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  • Bimla Safka

Did you watch The BAFTAs?!

Let's be honest, a year of virtual events has us a bit... meh who cares. Doesn't it?


Last Sunday my family, like many others I'm sure, sat down to tune into the British Academy of Film and Television Awards on BBC1. Two hours of celebration of our fabulous British TV and Film industry hosted by the ever brilliant Edith Bowman and Dermot O'Leary.



Wasn't it just so lovely to see a real stage set (which was gorgeous by the way, anyone know who designed it?) and some proper sexy lighting. But did anyone else cringe at the sound of the virtual audience being piped in like some weird canned sound effect?


Actually, the word 'cringe' exactly describes how I felt for the first 20 minutes of the show. It felt awkward, the presenters were a bit bumpy, and Dermot's constant quips about whether the internet connection was going to work led us to all wonder how badly things had gone in rehearsals! His first link to the States where Anna Kendrick was waiting patiently to present an Award had us all holding our breath to see whether the wifi was going to behave. It did, sort of.



My main complaint on this awks production? Whomever was briefing the nominees how to react when their name was read out could have done a better job. The first few winners were so straight faced that it made me think this wasn't a surprise after all. Had everyone been briefed on who the winners were before the Awards? Their poker faces were impressive.


It was only after the company of Another Round won their nomination for Film Not in the English Language did I see true, heartfelt, gut exploding emotion. And from there-on-in the reactions became absolutely priceless. Yuh-Jung Youn gave an utterly bewildered response to her win for Best Supporting Actress in Minari, inadvertently offending the British by calling us all 'snobbish'. I don't think she meant it in a malicious way, but who knows!



Emerald Fennell (brilliant name there Emerald), gets my vote for being the most un-intentionally brilliantly funny winner of the night. Promising Young Woman won two Awards for Original Screenplay and Outstanding British Film which she jubilantly accepted as she waved her melted chocolate BAFTA mask at the screen, self-effacingly babbling her way through each speech in her extremely grand house / hotel / set? Dermot suggested she might play us a ditty on the grand piano in the back of the shot. I couldn't have agreed more.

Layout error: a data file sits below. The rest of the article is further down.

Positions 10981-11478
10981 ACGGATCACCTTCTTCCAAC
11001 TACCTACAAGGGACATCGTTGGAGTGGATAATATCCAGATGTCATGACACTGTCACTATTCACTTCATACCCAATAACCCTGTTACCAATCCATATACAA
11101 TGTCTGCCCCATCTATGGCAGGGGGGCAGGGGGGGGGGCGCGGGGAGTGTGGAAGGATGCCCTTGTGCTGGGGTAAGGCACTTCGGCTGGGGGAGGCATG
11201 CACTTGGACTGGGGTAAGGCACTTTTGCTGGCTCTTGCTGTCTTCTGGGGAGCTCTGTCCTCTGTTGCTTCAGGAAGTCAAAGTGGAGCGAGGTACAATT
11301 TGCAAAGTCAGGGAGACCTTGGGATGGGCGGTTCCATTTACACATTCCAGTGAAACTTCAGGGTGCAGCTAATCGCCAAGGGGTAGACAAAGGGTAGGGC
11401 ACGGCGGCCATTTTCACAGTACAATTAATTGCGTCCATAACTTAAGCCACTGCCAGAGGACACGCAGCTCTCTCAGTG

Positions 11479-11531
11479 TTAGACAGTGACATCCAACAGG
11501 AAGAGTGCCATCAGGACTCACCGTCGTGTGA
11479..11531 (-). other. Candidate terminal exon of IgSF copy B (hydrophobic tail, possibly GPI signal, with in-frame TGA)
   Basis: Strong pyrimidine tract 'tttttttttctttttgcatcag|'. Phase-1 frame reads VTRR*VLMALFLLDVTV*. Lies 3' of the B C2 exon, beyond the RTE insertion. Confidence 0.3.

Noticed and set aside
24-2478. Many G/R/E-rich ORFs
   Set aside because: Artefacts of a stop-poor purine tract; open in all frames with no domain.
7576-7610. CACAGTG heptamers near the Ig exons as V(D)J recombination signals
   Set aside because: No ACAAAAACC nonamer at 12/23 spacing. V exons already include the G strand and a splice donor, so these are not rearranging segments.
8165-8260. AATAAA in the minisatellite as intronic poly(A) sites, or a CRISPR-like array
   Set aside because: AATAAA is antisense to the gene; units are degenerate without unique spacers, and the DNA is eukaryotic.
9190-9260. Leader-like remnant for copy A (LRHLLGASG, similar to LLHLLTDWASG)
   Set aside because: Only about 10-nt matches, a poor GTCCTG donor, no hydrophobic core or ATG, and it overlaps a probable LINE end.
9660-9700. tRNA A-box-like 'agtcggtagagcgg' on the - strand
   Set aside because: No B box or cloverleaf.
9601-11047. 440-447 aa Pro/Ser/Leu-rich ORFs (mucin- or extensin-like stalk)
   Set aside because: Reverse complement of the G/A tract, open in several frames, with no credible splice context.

Special shout out of the night goes to the winner of the EE Rising Star Award voted for by the British Public. Bukky Bakray gave a passionate and emotional response to her accolade. At the age of 15, Bukky was discovered at school when a casting director was on the search for the film Rocks. Plucked from a non-acting background, thrust into the lead roll and now winning the Rising Star Award, 19 year old Bukky cleary has a fabulous career ahead. And can I just add, it was bloomin lovely to see a gorgeous female black actress win. Congratulations Bukky!



It wouldn't have been an event without some other entertainment. Yes, there was music; individual performers on each stage, singing to track. Glad to see performers back at it, but looking forward to the time more than one musician can stand together. My moment of the night was the duet between Leslie Odom Jr. in Los Angeles and Corinne Bailey Rae in London. Not a note out of place, musicality flowing through both performers, two voices melting into each other. In my opinion, absolute perfection.



Overall, not a bad night. But let's be honest, an audience makes for a far more scintillating environment in which to celebrate. Looking forward to February 2022 when we hope to see BAFTA back in true form.

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